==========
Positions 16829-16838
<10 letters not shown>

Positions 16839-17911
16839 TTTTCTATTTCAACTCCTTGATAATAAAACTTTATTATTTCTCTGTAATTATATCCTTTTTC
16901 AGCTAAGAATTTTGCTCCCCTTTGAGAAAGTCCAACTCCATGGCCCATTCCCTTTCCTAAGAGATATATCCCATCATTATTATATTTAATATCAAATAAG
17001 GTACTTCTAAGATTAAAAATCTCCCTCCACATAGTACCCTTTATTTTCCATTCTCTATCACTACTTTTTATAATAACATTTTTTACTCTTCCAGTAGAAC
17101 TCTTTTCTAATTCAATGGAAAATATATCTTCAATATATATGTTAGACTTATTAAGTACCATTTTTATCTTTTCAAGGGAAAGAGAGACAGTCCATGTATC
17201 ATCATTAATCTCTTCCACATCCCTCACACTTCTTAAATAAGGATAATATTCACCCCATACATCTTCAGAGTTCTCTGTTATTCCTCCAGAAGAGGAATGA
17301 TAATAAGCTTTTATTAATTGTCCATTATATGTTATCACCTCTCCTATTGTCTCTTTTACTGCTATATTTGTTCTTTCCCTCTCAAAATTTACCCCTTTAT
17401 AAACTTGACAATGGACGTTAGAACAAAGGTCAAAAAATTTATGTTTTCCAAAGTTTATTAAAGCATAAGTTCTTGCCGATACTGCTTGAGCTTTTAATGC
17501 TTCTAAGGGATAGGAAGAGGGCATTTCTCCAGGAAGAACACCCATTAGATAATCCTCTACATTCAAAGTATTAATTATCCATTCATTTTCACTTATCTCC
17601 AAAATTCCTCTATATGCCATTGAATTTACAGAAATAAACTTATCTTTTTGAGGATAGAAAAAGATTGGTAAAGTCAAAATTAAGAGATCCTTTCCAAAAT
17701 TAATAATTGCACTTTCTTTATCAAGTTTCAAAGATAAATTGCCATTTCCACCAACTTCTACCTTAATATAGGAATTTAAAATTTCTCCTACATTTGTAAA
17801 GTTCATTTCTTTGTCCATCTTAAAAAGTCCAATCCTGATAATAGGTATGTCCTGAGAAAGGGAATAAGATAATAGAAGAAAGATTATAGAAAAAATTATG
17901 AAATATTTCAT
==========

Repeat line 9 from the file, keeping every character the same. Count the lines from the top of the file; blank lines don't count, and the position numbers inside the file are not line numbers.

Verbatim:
17301 TAATAAGCTTTTATTAATTGTCCATTATATGTTATCACCTCTCCTATTGTCTCTTTTACTGCTATATTTGTTCTTTCCCTCTCAAAATTTACCCCTTTAT